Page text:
Do you remember the Jetsons? They were the cartoon family that lived in the fictitious futuristic town of Orbit City in the year 2062. They flew to work in aerocars that hovered in space and they lived in fully automated houses that were controlled by push-buttons. When the show first aired in 1962, and later when it ran again in the early eighties, people half-jokingly predicted that we would one day be living the Jetsons’ lifestyle, and they weren’t terribly far off in their predictions. Our houses can be at least partially remote-controlled with the touch of a button and even if cars aren’t hovering above the turnpike on the drive to work, they do manage to talk to their owners and park themselves. We’re close to reaching a Jetsons level of technology, but one of the things they had that we don’t was a robot named Rosie.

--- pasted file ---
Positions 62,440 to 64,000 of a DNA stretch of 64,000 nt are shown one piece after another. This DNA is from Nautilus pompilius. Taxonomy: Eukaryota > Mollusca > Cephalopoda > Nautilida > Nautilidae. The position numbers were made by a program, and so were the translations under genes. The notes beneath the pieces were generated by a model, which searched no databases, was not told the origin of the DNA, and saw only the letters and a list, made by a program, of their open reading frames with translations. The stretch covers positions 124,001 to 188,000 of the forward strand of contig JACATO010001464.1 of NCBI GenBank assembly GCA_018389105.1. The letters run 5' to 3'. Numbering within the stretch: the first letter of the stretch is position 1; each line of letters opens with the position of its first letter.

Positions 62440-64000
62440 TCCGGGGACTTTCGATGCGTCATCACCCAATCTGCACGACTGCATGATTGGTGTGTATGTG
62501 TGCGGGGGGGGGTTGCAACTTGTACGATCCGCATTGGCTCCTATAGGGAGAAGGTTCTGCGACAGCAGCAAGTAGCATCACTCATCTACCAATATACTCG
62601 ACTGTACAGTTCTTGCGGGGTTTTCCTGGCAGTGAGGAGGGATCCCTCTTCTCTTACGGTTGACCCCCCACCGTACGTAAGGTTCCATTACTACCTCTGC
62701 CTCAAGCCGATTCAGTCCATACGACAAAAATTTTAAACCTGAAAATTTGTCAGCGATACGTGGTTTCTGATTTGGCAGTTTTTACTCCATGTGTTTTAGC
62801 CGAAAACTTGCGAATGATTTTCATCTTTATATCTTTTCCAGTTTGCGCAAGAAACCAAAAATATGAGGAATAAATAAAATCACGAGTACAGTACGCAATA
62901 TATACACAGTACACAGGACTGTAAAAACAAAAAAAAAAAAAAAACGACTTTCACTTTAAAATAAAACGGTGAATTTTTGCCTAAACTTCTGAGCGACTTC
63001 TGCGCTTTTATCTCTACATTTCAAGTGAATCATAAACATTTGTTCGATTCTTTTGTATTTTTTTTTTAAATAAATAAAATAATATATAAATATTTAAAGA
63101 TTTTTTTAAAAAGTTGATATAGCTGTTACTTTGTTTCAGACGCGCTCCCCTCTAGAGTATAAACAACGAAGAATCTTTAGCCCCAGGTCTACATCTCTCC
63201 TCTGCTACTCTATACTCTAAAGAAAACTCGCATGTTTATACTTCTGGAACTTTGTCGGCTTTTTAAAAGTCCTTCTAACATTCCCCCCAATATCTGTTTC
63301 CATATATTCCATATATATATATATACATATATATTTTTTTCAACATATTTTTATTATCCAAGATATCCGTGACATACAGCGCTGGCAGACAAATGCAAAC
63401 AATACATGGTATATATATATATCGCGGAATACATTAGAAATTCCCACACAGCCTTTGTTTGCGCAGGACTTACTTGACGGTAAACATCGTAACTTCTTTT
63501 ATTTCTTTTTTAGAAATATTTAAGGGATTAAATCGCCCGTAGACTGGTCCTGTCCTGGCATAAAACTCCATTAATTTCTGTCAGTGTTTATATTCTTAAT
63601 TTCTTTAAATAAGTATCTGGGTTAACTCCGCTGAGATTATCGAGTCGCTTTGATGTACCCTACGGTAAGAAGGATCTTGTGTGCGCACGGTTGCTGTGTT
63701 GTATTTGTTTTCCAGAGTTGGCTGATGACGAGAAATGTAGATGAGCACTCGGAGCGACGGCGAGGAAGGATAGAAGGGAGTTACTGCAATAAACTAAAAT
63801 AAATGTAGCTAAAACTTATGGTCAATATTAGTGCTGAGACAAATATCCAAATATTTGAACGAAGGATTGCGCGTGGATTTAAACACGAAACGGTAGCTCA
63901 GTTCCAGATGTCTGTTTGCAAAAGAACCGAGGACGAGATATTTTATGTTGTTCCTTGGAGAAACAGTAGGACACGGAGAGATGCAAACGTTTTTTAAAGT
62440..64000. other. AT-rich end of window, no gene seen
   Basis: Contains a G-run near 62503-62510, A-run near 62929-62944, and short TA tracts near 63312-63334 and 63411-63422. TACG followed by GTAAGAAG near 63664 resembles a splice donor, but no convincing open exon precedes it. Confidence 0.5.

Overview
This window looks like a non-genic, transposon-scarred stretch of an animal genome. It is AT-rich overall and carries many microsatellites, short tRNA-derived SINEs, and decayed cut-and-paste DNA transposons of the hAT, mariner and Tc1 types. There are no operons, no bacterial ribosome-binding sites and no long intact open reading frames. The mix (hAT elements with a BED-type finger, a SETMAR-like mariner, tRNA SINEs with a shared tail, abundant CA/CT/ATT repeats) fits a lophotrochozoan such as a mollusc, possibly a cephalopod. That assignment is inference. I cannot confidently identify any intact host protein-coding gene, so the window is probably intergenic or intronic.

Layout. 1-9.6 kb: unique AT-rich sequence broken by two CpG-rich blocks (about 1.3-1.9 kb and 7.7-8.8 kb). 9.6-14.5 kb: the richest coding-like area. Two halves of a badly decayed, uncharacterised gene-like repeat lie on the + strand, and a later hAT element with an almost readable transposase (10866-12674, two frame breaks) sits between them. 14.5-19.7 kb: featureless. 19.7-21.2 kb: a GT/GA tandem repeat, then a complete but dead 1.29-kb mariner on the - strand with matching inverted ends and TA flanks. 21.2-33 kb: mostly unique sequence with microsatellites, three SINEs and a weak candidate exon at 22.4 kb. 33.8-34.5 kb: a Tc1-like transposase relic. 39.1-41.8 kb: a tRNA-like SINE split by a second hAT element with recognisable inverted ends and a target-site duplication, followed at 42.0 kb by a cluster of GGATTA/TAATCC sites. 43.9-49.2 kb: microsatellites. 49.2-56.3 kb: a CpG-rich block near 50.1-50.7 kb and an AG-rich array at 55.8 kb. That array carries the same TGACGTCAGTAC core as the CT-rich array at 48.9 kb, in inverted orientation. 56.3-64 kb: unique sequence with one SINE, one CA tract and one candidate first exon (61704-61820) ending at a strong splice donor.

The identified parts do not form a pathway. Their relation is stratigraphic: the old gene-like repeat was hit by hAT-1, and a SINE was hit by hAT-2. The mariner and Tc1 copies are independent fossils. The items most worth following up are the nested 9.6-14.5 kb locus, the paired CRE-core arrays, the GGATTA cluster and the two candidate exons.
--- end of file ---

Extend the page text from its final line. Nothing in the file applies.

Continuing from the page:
Rosie the robot was supposed to be a machine, but she had the capacity for caring for others as if she were human, and that’s one aspect of the show that will never be replicated in real life. Technology can make things easier, quicker and more convenient, but it will never replace the personal touch that a human can bring to a business transaction. Your computer won’t smile at a client when he walks in the door. Your phone system won’t determine that a client’s phone call is urgent and therefore should be put right through instead of being routed into a never-ending maze of a voicemail system. Even really advanced voice recognition systems won’t recognize a long-term customer and greet him by his nickname. With all that technology can bring to the business world, the one thing it can’t give clients – genuine personal concern – is up to humans to provide.